Creating Your Own Spreadsheets and Charts Using Poloniex API – Part 8

If you have reached this page without going through the previous instructions, please Click Here to start at Part 1.


We technically have all the data we need to create a chart, but let’s add one more piece of information.  We can add a line to the chart showing the relation of the current Bid Price to the Bid Order Book total amount we already have in column B on the TableData sheet.  This will visually show us if there is a correlation between how many open bid orders there are and the price.  Does price increase when bid orders increase?  We will soon know.

We already have the current Bid Price in cell C2 of the APIPull sheet.  It is the highest price someone is offering the last time the data was pulled from Poloniex.  The problem we have to overcome is we can’t put a number up around 2000 (the total bid orders) on the same chart with a price near .008.  The lower number will just appear as a straight line way at the bottom of the chart.  To make it relevant, we need to multiply the price by some number to get it up in the same range as the other value.  This will not accurately show the price as .008 on the chart, but it will visually show the relationship between the two values.

We just need to get our price value up in the general area of the bid order total.  I usually see XMR at around the 2000 level for the bid order total, so I need to multiply the price of around .008 to get it near that level.  For simplicity I am going to multiply by 200,000, which will get it close enough to chart.  I will ultimately put this in column C on the TableData sheet, but first I want to put it in H1, next to the values we have in F1 and G1.  I do this because we need to also Append this field to the end of the data our chart is based on.  In H1 on my spreadsheet in the TabelData tab I am putting in this calculation:


=SUM(APIPull!C2 * 200000)


Then I have to go back to my script and add H1 to the range I append.  Search for this code in your script:


var rangeData = TableData.getRange(“F1:G1”);


Then simply change it to go from F1 to H1 and Save.


var rangeData = TableData.getRange(“F1:H1”);


This is all you need to do.  The next time your data updates it will also update the latest Bid Price (times 200000) value in the ‘C’ column.  You will probably want to delete all the rows, starting with row 2, populated in your spreadsheet up to this point because they will be missing column C.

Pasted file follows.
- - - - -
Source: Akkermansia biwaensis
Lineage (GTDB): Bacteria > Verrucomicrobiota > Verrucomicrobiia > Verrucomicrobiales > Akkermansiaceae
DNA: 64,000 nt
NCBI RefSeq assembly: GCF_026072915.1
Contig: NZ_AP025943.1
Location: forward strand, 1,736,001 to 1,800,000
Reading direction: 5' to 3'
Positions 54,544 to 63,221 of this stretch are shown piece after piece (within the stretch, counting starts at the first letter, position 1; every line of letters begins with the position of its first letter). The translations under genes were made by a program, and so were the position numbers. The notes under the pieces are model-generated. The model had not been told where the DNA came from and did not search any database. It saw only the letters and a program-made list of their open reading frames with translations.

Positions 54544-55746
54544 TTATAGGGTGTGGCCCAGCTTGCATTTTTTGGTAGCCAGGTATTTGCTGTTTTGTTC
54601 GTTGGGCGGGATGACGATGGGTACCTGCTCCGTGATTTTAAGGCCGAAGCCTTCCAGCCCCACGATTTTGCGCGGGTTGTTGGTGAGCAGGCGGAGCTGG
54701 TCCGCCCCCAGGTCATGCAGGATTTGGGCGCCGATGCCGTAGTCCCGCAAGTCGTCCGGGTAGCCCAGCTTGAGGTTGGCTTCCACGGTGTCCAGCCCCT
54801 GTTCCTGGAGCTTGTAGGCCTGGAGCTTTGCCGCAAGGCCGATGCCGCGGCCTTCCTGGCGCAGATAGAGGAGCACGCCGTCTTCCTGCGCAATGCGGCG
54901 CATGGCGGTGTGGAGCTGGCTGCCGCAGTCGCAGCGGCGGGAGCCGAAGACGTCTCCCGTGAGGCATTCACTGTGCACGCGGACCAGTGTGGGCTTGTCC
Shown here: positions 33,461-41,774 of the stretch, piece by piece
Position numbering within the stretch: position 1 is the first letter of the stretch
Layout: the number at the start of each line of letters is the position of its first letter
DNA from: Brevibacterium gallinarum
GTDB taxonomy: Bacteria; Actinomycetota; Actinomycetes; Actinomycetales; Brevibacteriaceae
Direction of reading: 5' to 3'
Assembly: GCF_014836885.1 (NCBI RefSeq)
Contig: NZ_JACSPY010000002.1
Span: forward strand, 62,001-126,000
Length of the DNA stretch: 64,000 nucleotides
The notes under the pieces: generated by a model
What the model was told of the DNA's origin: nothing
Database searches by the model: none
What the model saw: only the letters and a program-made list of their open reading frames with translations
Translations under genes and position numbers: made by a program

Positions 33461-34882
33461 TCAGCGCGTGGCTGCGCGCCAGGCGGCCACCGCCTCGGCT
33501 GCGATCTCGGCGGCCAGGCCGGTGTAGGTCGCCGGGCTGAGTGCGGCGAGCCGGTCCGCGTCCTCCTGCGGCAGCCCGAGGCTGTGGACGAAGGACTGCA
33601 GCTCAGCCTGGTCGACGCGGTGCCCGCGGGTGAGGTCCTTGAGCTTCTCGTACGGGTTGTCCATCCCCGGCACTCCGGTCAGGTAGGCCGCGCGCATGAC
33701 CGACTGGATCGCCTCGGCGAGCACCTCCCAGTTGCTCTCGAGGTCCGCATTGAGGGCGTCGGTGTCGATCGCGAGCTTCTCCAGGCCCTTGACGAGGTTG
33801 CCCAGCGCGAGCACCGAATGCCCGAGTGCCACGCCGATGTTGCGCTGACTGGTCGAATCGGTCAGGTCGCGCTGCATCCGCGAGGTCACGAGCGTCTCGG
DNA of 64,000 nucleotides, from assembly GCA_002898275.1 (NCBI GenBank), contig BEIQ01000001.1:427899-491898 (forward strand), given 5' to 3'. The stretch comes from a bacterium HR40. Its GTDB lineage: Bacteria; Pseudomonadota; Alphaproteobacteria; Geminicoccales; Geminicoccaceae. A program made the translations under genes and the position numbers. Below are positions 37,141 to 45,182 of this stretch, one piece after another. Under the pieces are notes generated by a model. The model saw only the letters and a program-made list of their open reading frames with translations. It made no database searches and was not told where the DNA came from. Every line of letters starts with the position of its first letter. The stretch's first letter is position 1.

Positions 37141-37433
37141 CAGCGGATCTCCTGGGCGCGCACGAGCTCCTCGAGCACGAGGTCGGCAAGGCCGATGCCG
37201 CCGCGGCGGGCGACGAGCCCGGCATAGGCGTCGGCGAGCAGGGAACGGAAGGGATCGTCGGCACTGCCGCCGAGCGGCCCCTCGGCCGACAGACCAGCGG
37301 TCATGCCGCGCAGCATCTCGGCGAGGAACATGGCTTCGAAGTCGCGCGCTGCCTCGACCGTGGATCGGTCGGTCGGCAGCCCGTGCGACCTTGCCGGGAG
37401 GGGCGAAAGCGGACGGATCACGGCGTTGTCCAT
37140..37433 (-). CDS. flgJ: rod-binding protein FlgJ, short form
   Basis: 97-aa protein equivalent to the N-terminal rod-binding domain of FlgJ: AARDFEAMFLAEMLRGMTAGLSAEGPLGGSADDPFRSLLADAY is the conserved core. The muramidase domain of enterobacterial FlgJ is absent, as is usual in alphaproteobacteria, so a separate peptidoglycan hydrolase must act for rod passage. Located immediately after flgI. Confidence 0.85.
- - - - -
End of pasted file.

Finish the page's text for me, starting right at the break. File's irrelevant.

Now we are ready to create a chart.  Let’s do this in another sheet (tab) within our spreadsheet.  Go ahead and create a new tab, like you did in Part 6 a little while ago, and name it ‘Chart.’

In the new sheet go to Insert, then choose Chart.



In the Chart Editor screen that appears, enter the location of the data you want to put into the chart.  The information is on the TableData sheet, starting in cell A2, and going down 144 rows to column C145.  If you want to use the Heading names you put in row 1, you can include row 1 as well.  This is specified in the top left field as:



or, to include headings use:



Then choose the Line Chart you like, and press Insert.


Depending on how many rows you have in your TableData sheet, you will see a chart pop up on your new tab. Right Click your chart and mess around with the settings to make it appear like you want it to.  After 24 hours, my chart ended up looking like the image below, but you can configure it however you want.


On the same sheet as your chart, experiment with including additional data.  For example, when looking at your chart you may want to see the current time.  Add =Now() to a cell to display this.  Or, you may want to see the Current Bid and Ask Price.  You can pull those in from your APIPull sheet into a cell here using a command such as:




Let’s go ahead and display a Min, Max, and Average number for the Order Bids Value somewhere.  Choose three open cells in your Chart sheet and enter these calculations in those cells:






Let’s also show our current Bid Order Total.  Choose any open cell and pull the value from your TableData sheet, cell G1.




Whatever you think will be helpful, you can add it here to your sheet.  At the very end we are going to publish your new chart and all of these additional fields to the Web where others can see it, but they will not be able to see all the data used to create the chart in the background.  Be sure whoever looks at your chart has all the data they need to make sense of it.


Click Here to see what my Script looks like at this point.

Click Here to continue to Part Nine.

Please recognize a lot of effort went into figuring this process out and documenting it to save you time, with the goal of giving you information you can use to make more BTC in the future.  If this is useful information for you, I would appreciate any tips you are able to send to the following BTC address.